Looks like OSX is going to stick to 4.1 for OpenGL in Yosemite, which will likely be around for a year or so. There are a number of features that are currently not available in OSX, mostly because available only when using Shader Model 5 (which relies on OpenGL 4.3, as far as I understand), e.g. Tesselletion - World displacement - Reflections on translucent materials - Fracture Mesh.
As this answer reports, there are currently no plans to support these features without OpenGL 4.3
Would it be possible to add support for these features without OpenGL4.3 at least in the wish list of the UE4 Roadmap?
I’m starting a new project, and understanding if these feature are going to be available or not in the next few months makes a strong difference in the development/deployment platforms I’m going to choose for my work.
Sorry! It’s not 100% sure I guess, since the final version of Yosemite is not released yet. Nevertheless, up to now as far as I know all the betas are and unfortunately changes like this are kind of unlikely to happen so late in the OS development (though, of course, I’d be happy to be wrong)
There’s official feedback in the link you posted on Answerhub. Those features such as Tessellation, Displacement, Reflections etc. are supported exclusively by OpenGL 4.3 (or whatever version it says on there), it’s not an OSX problem, it’s just that earlier incarnations of OpenGL such as 4.1 don’t support this stuff, they don’t know anything about it. It’s done inside OpenGL itself, not inside Unreal.
It’s a hard problem to explain, but basically it’s not that it’s not planned, it’s more that it’s not possible.
Thank you for your response, @TheJamsh, but is not linked to OpenGL 4.3, as far as I understand from the answer, just “there are no plans to expose support on OS X right now.”
As concern reflections on transulcent materials, I understand the current implementation is linked to the Shader Model 5 render path, but since there are many other older game engines (e.g. Unity) supporting translucent materials with reflections on OSX, I would suppose there are ways to implement this without OpenGL 4.3, and if so I’d like a fallback for OSX to be added in the wishlist of the roadmap if possible. Glass is almost unusable without reflections, and this is a real bummer for architectural rendering.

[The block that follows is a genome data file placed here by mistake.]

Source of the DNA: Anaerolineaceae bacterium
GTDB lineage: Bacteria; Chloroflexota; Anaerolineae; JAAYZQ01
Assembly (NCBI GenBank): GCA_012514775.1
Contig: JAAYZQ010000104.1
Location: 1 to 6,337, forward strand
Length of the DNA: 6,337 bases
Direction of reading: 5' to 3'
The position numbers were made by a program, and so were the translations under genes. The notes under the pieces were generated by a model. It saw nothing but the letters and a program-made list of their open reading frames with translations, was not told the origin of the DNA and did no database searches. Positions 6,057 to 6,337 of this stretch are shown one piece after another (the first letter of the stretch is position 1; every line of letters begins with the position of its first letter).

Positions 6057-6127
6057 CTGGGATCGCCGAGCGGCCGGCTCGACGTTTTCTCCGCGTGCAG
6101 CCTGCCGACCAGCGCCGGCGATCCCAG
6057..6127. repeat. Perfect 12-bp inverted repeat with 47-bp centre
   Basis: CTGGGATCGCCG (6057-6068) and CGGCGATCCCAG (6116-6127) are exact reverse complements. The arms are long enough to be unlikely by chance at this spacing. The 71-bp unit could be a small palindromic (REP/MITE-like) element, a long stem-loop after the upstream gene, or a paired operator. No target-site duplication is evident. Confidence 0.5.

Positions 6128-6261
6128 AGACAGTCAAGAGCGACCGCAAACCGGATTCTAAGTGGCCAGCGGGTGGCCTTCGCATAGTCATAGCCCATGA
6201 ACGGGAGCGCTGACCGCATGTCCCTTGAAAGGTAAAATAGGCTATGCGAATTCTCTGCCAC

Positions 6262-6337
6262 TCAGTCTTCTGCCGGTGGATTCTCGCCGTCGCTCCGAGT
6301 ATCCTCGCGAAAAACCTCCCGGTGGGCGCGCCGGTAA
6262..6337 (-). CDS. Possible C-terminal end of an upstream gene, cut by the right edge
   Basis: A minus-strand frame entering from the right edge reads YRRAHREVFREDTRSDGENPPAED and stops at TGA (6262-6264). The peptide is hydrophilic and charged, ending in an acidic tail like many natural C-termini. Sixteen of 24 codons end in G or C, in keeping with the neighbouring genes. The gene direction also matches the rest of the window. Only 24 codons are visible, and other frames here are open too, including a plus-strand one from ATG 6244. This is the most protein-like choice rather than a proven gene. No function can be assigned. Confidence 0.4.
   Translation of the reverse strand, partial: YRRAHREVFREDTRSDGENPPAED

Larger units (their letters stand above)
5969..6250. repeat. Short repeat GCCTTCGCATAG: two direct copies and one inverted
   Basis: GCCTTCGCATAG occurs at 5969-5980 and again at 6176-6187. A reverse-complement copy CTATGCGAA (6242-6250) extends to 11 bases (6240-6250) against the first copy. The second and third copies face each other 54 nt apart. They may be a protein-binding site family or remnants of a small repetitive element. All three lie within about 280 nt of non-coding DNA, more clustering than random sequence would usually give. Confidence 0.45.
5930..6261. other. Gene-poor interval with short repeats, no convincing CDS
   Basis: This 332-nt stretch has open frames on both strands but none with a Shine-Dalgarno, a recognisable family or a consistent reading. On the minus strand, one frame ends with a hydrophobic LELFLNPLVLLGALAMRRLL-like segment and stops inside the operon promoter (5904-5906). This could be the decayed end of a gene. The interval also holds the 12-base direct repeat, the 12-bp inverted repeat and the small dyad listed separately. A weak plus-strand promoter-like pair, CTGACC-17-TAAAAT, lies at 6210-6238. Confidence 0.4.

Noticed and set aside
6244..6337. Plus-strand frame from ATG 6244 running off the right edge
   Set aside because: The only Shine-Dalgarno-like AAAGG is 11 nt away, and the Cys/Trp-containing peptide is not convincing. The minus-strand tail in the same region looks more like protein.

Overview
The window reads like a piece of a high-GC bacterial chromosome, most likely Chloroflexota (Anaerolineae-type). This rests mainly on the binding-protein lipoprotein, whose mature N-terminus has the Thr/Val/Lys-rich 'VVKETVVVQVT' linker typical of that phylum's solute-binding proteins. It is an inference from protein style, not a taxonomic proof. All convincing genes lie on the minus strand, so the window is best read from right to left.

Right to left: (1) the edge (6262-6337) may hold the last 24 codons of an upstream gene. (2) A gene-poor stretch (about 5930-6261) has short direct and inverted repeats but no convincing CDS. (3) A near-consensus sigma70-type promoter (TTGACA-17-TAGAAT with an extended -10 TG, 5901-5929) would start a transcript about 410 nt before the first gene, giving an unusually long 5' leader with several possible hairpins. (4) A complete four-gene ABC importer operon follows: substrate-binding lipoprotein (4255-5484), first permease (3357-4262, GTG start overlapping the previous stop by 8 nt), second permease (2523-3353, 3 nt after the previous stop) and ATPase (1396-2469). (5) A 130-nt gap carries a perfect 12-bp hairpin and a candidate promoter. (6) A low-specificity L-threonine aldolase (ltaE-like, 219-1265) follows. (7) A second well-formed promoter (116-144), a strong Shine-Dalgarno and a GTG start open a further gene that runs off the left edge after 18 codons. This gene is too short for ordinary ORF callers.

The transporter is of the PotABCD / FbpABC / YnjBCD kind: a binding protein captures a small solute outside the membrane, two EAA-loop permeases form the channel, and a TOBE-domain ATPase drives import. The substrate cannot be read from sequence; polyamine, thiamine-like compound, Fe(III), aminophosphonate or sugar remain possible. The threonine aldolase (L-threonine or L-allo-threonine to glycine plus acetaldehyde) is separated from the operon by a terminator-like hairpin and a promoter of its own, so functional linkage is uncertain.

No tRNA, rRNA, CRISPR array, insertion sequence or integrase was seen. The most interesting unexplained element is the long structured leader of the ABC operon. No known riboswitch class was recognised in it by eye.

Does this make sense? In any case, a clear feedback of what is really impossible, and what “not currently planned” would be very appreciated.
ok, the in the current OpenGL implementation actually ueses features of OpenGL4.2 and 4.3, as discussed in this post:
“Unfortunately in order to use in the current UE4 OpenGL implementation we need some 4.2 & 4.3 features/extensions that aren’t present on the Mac (yet). This is something I intend to look at & get working, but there’s no timescale.”
Again, I’m definitely interested in what @marksatt-pitbull says he intends to look at
Yosemite AFAIK is still OpenGL 4.1, if they were going to update it then I’d have expected them to announce it at WWDC.
To be clear - OS X’s OpenGL 4.1 supports Tessellation. However, UE4 only supports as part of its Shader Model 5 rendering path, which also requires compute shaders and a few other bits & pieces. Since decoupling this is pretty tricky and isn’t regarded as a super important feature to expose on OS X right at the moment, UE4 on Mac doesn’t compile or run any of the shaders. World displacement is dependent on in order to work, so it naturally follows that this is stuck waiting for support to arrive. In essence, it is not a high priority to get support working on the Mac, so it won’t arrive anytime soon. It will be supported eventually, but much, much later.
There are no plans that I am aware of to reimplement Reflections on Translucent Materials for Shader Model 4, but that work would fall outside my domain, so I could be wrong.
Thank you marksatt-pitbull, very clear and informative response. Pretty stark perspective, though, this means that likely these features will be missing on OSX for at least all the next year.
Anyway, I’ll post the request for adding the features to the roadmap in the thread you suggest, even though it is probably a bit pointless for any short term project.